UNRWA turned out to be one of the few successful steps taken by the UN in the Israeli-Palestinian conflict. Another successful action by the UN was ending the 1956 war, when Britain, France, and Israel attacked Egypt after the latter closed the Suez Canal. The Israeli Prime Minister Ben-Gurion agreed to withdraw Israel’s troops from the Sinai after Nasser agreed to allow Israel access to the port of Eilat on the Gulf of Aqaba and safe passage for Israeli shipping through the Suez Canal.

After the Six-Day War in 1967, Gunnar Jarring was appointed as the UN Special Envoy to the Middle East peace process. The Jarring mission was unsuccessful. In that year, UN Resolution 242, better known as the land for peace resolution, was passed. Israel agreed to abide by the resolution. Unfortunately, the Arabs did not, but this resolution became the principle upon which the Camp David Accord between President Anwar Sadat and Prime Minister Menachem Begin was based. President Carter, not the United Nations, in my view, gets the credit for the peace between Egypt and Israel.

A rash of resolutions in the 1970s and 1980s condemning Israeli aggression against Lebanon and asking Israel to stop building settlements in the occupied territories and condemning Israeli treatment of the Palestinians in the occupied territories failed because of the use of the veto by the United States.

In the decade of the 1990s into 2012, another rash of resolutions criticizing Israeli human rights record in the occupied territories and Israeli encroachment on Lebanon’s territorial integrity failed because of the American veto. In using the veto, the American delegates on the UN Security Council used what became known as the Negroponte Doctrine, named after John Negroponte, who served as US Ambassador to the United Nations. In essence, Ambassador Negroponte stated that the United States will veto any resolution that condemns Israel without also condemning terrorist groups like Hezbollah, Islamic Jihad, Al-Aqsa Martyrs Brigade, and Hamas.

The last resolution on record that was unanimously passed by the United Nations Security Council and was cosponsored by 120 member nations of the General Assembly; it failed to be implemented, again, because of the US veto. This resolution condemned all Israeli settlements established since 1967 as illegal and called for an immediate halt to all new settlements in the occupied territories and in East Jerusalem. The American Ambassador vetoing the resolution said that while she agreed that the settlements were illegal, the resolution would harm the chances for negotiation between the Palestinian Authority and the Israelis. The Palestinians, however, have refused to resume direct talks until Israel ceases all settlement activity.

Conclusion and Parting Shots

The Arab-Israeli imbroglio has defied solution for over 64 years. Despite numerous UN-sponsored commissions, special envoys, and conferences, and upward of a hundred UN resolutions, the Arab-Israeli conflict remains the main impediment to world peace. Almost daily there are clashes between Israel and its neighbors, and there is no end in sight. Moreover, the United States, acting on its own and sometimes with other powers like Jordan, Norway, Spain, the European Union, Egypt, and other intermediaries, has sponsored many international conferences, sent special envoys, and hosted high-level meetings between the two parties with very meager positive results, the Camp David Accords being the exception.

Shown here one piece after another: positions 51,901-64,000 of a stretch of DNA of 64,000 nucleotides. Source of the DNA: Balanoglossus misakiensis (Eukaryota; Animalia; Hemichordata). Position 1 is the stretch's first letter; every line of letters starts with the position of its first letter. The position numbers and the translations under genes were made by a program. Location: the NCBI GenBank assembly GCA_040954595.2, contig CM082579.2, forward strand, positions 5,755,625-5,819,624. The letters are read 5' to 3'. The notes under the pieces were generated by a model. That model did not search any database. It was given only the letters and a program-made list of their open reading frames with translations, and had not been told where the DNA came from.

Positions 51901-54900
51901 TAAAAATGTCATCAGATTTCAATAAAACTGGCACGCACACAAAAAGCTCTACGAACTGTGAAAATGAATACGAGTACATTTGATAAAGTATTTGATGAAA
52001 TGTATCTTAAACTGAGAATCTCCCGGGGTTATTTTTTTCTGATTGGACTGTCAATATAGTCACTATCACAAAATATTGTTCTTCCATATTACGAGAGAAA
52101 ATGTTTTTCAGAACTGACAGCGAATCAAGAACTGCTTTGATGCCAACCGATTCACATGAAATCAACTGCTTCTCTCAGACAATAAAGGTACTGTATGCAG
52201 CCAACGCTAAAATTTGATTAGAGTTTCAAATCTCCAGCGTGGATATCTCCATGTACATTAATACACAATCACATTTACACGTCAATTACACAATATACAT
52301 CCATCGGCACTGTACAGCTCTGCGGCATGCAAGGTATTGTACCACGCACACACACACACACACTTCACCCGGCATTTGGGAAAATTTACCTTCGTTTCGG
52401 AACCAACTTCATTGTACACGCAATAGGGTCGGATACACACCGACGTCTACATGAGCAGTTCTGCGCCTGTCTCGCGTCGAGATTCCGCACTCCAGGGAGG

The road map sponsored by US President George W. Bush advocating a two-state solution was the most promising proposal to the crisis, but the stubbornness and non-compromising leadership on both sides have not allowed it to succeed. It is painful, sad, and depressing for people like me who love the Jewish people and the Palestinians alike to have witnessed this conflict going on for so long between people so close to each other in so many, many ways.

It is hard to understand or to accept that Israeli children living in Northern Israel have to sleep, day in and day out, in underground bunkers out of fear of incoming missiles fired by Hezbollah from neighboring Lebanon. It is equally depressing to witness Palestinian refugees living in deprivation, poverty, oppression, and occupation. One year in this situation is unbearable, let alone 64 years.

Both sides could use a chapter from Reverend Sun Myung Moon’s book about loving thine enemy, living for the sake of others, and respecting the dignity of our fellow man. Jews and Arabs are both Semites. They have one earthly father and the same Heavenly Father. They belong to one global family under God. It is about time they sit and talk and agree to live in peace and in brotherhood. Palestinians should forgive the past and seek peace with their cousins the Jews; and the Jews should end their occupation of the Palestinian territories and treat the Palestinians with the dignity that every human being deserves.

Sam Zakhem is former US Ambassador to Bahrain. Currently, he is Vice-President of Middle East Operations of MedLink International, Inc. He served on the Peace Corps Presidential Advisory Council and the American Bicentennial Ethnic Committee. He also served as Honorary Chaplain in the US Navy. Dr. Zakhem served in the Colorado State Senate on the Business Affairs and Labor Committee; the House of Representatives on the House Finance Committee; and the Small Business Administration in Colorado. Amb. Zakhem earned his M.A. and Ph.D. in political science from the University of Colorado and did additional studies at Wayne State University, the University of Detroit, and American University in Cairo, Egypt.